Whether Tyson can win this fight and go on to secure his much - sought - after place in boxing history depends on whether he can look back and learn. Learn, that is, how to recapture his old form from the days when nobody knew who Mike Tyson was and yet he could overwhelm opponent after opponent with chilling ease and regularity. The days when he depended upon ability rather than reputation and intimidation.

We all know Holyfield will deliver. This fight -- and its outcome -- is all about Tyson.

This is truly make-or-break time for Iron Mike. While there were no excuses last time, there certainly won't be any on Saturday should he fail to perform. He's going to need heart: Don't be fooled into thinking (like Mike himself was in November) that this will be a first or second round demolition job. While I feel that the fence is the best seat in the house to watch this intriguing match from, I'm going to meet the wishes of many (not least my brother) and stand up to take a fall by plumping for Tyson by stoppage.

This decision is governed by my heart more than my mind. Holyfield has had his moment of glory and has declined to accept the advice of many in continuing his career. While I admire the man greatly, I am under no illusion that he has granted this rematch to "give the man a chance." This is about the Evander ego. In one of the most intelligent manouvres in sporting history he frightened King, Tyson and co. by sending out bluff signals that he was considering retirement having dethroned the Iron one. When the big cahoonas were suitably sweaty and waving enormous wads under Holyfield's nose, the champion feigned a change of heart and secured one hell of a payday.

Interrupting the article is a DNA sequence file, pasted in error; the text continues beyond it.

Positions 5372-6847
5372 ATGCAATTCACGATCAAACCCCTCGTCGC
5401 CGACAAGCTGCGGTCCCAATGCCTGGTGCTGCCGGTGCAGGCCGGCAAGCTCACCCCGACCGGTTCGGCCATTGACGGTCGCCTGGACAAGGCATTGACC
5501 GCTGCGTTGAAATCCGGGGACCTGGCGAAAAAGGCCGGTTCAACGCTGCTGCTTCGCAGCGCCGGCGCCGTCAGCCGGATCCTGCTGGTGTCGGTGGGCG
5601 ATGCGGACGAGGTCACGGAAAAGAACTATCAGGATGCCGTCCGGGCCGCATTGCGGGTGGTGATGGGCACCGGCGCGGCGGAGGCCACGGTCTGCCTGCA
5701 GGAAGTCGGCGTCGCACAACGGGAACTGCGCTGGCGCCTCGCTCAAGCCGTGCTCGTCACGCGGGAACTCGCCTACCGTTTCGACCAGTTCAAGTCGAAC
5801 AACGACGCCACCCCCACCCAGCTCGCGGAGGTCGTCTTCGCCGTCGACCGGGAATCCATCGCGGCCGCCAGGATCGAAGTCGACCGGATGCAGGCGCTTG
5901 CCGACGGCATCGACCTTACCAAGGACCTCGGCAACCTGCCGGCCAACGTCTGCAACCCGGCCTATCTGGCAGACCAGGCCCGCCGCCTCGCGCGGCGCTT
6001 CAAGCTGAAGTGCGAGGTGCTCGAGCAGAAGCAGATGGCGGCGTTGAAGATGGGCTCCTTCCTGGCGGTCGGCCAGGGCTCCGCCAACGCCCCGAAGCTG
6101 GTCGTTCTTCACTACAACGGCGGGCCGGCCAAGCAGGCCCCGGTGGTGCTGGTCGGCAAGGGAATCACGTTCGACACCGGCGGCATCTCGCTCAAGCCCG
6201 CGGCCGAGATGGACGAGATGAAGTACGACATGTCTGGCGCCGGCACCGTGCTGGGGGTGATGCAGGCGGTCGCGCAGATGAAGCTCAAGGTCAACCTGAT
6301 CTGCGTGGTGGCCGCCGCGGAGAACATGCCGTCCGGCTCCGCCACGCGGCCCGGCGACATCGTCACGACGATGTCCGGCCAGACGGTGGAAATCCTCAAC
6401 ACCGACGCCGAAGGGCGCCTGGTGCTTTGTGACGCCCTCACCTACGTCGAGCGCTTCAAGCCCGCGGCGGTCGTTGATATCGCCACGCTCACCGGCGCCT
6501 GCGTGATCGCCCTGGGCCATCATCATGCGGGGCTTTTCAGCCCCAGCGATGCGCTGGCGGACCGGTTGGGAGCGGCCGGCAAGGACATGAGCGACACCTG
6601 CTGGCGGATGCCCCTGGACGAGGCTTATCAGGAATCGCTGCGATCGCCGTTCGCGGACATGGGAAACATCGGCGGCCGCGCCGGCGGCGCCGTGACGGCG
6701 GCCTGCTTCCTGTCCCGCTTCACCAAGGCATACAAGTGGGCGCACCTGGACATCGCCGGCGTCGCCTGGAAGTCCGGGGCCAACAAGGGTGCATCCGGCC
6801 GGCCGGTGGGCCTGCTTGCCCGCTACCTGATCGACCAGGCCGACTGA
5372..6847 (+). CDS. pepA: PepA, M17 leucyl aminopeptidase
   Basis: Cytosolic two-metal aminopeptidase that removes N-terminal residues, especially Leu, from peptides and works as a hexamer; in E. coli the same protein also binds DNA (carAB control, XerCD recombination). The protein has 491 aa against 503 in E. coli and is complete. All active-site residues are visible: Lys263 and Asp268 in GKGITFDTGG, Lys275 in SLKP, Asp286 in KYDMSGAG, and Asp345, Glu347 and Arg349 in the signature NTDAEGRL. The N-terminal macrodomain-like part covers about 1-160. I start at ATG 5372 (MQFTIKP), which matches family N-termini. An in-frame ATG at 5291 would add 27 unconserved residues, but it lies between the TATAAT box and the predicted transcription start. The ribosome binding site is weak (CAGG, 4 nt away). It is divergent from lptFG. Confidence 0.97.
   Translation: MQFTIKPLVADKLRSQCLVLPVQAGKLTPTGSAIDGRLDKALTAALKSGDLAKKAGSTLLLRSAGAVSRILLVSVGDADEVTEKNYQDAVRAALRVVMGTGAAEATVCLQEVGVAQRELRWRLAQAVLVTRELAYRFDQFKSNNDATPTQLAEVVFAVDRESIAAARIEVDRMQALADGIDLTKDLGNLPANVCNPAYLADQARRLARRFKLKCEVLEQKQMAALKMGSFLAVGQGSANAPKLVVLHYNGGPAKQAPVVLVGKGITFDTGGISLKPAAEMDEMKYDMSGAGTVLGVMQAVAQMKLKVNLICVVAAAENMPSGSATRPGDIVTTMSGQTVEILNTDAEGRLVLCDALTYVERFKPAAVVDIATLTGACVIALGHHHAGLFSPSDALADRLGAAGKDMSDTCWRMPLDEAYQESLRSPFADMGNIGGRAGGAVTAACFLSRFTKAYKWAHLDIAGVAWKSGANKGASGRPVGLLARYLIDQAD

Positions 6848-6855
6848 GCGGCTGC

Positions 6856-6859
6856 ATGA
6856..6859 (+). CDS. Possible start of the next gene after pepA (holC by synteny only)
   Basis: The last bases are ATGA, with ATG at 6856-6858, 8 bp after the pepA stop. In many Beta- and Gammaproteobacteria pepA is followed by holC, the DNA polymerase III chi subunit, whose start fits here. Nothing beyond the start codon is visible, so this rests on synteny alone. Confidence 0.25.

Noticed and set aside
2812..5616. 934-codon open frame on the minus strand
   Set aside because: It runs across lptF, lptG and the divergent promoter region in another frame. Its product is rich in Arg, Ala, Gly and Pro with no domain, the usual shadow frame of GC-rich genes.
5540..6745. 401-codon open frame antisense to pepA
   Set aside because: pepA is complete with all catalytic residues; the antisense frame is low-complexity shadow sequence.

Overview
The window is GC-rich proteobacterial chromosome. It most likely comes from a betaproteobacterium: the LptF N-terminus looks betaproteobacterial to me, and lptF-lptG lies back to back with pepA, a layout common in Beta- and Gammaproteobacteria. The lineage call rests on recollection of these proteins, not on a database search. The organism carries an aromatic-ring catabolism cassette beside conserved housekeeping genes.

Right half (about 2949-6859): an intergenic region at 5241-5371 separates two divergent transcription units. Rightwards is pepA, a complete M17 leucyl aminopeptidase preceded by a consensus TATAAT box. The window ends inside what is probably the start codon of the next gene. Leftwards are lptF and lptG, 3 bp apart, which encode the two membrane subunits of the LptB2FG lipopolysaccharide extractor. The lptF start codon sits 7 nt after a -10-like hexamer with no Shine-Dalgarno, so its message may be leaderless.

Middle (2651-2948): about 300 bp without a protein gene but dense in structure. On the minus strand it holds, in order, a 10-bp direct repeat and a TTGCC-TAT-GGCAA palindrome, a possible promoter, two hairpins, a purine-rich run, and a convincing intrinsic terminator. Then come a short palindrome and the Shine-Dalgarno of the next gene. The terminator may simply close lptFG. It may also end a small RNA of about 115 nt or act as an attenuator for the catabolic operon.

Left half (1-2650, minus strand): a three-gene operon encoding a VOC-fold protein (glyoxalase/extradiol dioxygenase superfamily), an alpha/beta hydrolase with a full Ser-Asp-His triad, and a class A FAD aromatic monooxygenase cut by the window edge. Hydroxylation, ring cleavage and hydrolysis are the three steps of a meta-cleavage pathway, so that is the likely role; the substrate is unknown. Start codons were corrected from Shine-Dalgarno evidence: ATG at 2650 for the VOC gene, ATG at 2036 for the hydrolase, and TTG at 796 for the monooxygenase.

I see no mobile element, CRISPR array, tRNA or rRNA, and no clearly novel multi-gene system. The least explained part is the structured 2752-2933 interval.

My heart holds a soft spot for Mike Tyson. I think he was hard done by in his childhood. I think he was hard done by in his fight with the US judicial system. I think he has had his insecurities preyed upon by King and the many 'Team Tysons' ever since he made something of his life and became a money machine. I think he was hard done by in life, full stop. He has done boxing a few favours however in exchange for his sometimes obscene wages. His breathtaking flights of dominance in the heavyweight division - while a tad boring and predictable at times, due to the lack of competitive challengers - have arguably made him the only individual to create such mass public interest in the sport since Ali's prime. I mean, just picture both fighters having tune - ups for this rematch. Which warm - up do you think would sell more tickets? All of the above add up to my heart saying Mike wins on Saturday. My head hopes (italics) he does.

Interestingly, Larry Holmes said a number of years ago that Tyson would end up in jail or dead before he reaches 40. He has been proved half right already. If Tyson is banished from the top echelons of pugilism on Saturday, what pieces are left of his so - far tragic life will hold so little value for him that his nightmares are likely to become worse.